Shootout At The Not-So-Ok Corral

New research confirms that television violence is more than a nuisance. It’s becoming a public-health problem.

In 1957 my family purchased a television set, and my father laid down the law. No gunplay. I could watch anything I wanted until the shooting started.

Under my father’s wary eye, I switched on “Gun-smoke.” And before the title sequence was completed, Marshal Dillon had beat a bad guy to the draw and Sheriff Dad had turned off the set.

What my father, like many parents, knew instinctively is now recognized as scientific fact: watching TV violence not only stimulates aggressive behavior in children, it contributes enormously to societal violence. And journals as diverse as TV Guide and the Journal of the American Medical Association are labeling TV violence a “public health problem.”

Earlier this year the Journal of the AMA published a report by Brandon Centerwall of the University of Washington. Until recently, he wrote, television violence had been studied only in laboratory settings or in short-term field studies. But in the past decade, some 20 long-term field studies have been published, and their results are clear: Each showed a positive correlation between viewing TV violence and acting out violent or aggressive behavior.

One study chronicled physical aggression in 45 first-and second-grade students in a remote Canadian town (called “Notel” by the researchers) that did not get television until 1973. Students’ behavior was compared with that of children in two towns that already had television. Over a two-year period, the rate of physical aggression among the control group did not change significantly. But the “Notel” children’s rate of physical aggression increased by 160 percent.

Another study followed 875 semirural U.S. boys for 22 years and found that their “television violence viewing at age 8 significantly predicted the seriousness of the crimes for which they were convicted by age 30.”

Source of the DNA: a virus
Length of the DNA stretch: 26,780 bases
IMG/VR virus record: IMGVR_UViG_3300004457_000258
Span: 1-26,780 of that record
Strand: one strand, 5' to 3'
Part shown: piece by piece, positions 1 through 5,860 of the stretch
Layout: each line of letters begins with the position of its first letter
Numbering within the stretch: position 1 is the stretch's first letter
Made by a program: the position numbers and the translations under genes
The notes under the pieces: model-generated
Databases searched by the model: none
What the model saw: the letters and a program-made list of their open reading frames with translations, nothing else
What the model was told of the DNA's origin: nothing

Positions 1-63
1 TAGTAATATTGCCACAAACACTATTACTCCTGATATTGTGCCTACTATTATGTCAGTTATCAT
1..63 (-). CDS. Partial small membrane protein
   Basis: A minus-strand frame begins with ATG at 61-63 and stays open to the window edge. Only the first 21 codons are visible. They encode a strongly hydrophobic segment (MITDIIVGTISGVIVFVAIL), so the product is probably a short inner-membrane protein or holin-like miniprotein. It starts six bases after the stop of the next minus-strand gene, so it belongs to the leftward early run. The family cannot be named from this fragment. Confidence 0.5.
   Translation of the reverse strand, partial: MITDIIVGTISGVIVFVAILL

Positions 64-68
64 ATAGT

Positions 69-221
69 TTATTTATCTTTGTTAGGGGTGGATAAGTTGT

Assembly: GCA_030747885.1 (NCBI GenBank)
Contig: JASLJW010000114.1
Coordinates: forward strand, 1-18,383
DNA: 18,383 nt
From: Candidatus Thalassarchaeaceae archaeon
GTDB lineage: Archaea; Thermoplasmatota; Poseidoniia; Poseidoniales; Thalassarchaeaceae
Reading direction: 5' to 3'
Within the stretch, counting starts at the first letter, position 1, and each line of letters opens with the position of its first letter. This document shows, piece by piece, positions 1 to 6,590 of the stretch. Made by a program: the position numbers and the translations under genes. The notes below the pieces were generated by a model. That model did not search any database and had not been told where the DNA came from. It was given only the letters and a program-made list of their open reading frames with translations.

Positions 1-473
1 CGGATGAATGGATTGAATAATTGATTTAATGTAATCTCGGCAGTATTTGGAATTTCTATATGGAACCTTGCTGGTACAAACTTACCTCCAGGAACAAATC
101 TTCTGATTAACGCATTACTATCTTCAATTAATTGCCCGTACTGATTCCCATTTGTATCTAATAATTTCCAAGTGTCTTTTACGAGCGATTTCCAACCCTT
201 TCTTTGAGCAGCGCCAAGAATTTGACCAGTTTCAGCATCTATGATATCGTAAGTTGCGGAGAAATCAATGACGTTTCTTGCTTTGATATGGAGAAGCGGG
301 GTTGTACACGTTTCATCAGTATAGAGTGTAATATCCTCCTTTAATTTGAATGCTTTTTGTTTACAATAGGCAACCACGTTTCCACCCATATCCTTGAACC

Centerwall himself compared homicide rates among whites in South Africa, whites in the U.S., and the general population in Canada. South Africa was chosen because television was not introduced there until 1975. Following the coming of television to the U.S. (1945–74), the annual white homicide rate increased by 93 percent. In Canada, for the same period, the homicide rate increased 92 percent. But in South Africa, with no television, the homicide rate decreased by 7 percent.

What happened after 1975? In Canada and the U.S., countries already saturated by television violence, the homicide rate dropped slightly; while since the introduction of television into South Africa, that country’s white homicide rate has increased by 130 percent.

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Without television in the U.S. today, the data suggest there would be 10,000 fewer homicides each year, 70,000 fewer rapes, and 700,000 fewer injurious assaults. If a disease had entered the American populace in 1945 and were today responsible for that many deaths and injuries, we would be determinedly engaged in medical research and celebrity telethons. Maybe some star will still become the Jerry Lewis of media violence, but don’t count on it.

Beyond the statistical evidence on the effects of TV violence, there is a common-sense conclusion that there are additional effects of media violence that are not so easily quantified.

One is desensitization to violence. Television producers have discovered it takes increasing amounts of violence, graphic sex, and foul language to hold an audience’s attention. Rather than look to wit or emotion to capture viewers, many producers simply increase the frequency of shock elements. How does this affect viewers? Daniel Linz of the University of California notes that repeated exposure to slasher movies and depictions of violence against women will result in people being less sensitive to the victims portrayed in the movies and in real life. Any dulling of our sensitivity to the victims of violence is a serious matter for Christians, for God has revealed himself as one who has compassion on those who suffer.

A second hard-to-measure effect of media violence is the twisting of psychosexual development. Psychologist James Dobson writes, “Exposure [in early adolescence] to sadistic behavior can lead [a boy] to associate sexual arousal … with females (or males) in pain or peril. Thereafter, his most exciting thought may focus on killing, raping or torturing those within his power. Does this happen to every boy who watches violent television? No. Does it happen to some? Yes, and the damage they can do in a lifetime is alarming.”

Teledependent No Longer

The mounting evidence is enough to alarm parents, teachers, and legislators. But the entertainment industry is slow to respond. As Joan Beck writes: “Industry spokespersons who say the linkage hasn’t been proven are beginning to sound as hollow as the Tobacco Institute trying to wiggle away from all the evidence tying cigarettes to lung cancer.” What can be done?